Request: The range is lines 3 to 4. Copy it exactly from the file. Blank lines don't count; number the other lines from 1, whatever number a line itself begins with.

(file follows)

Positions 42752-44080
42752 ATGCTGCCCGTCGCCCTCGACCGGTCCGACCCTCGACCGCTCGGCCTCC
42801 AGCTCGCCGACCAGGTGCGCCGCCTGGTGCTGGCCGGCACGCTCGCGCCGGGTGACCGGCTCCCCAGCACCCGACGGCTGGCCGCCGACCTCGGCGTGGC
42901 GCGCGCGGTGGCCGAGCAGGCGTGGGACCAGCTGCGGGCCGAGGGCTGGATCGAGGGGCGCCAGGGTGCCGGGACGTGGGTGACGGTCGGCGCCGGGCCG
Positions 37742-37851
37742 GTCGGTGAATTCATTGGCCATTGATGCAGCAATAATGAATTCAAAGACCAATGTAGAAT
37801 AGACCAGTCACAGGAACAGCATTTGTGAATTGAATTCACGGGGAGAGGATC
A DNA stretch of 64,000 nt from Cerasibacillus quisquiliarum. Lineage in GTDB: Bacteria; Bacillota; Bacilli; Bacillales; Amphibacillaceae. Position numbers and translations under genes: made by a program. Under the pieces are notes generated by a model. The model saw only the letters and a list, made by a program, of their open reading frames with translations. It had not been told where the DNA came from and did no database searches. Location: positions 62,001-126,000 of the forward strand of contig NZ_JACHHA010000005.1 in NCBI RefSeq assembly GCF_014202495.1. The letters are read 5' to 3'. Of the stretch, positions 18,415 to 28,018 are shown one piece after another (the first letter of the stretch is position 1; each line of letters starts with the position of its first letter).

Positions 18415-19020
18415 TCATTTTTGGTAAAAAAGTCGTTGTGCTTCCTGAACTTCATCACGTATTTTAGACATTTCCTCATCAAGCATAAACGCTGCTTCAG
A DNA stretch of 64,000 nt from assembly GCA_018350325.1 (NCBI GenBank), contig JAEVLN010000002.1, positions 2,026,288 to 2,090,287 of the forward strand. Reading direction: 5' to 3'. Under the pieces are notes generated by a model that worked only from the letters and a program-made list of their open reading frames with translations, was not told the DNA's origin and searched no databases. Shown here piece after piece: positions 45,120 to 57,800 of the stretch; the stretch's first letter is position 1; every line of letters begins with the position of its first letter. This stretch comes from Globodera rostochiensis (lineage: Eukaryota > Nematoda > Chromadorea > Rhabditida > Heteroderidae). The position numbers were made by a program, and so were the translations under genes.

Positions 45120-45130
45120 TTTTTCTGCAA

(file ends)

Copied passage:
42801 AGCTCGCCGACCAGGTGCGCCGCCTGGTGCTGGCCGGCACGCTCGCGCCGGGTGACCGGCTCCCCAGCACCCGACGGCTGGCCGCCGACCTCGGCGTGGC
42901 GCGCGCGGTGGCCGAGCAGGCGTGGGACCAGCTGCGGGCCGAGGGCTGGATCGAGGGGCGCCAGGGTGCCGGGACGTGGGTGACGGTCGGCGCCGGGCCG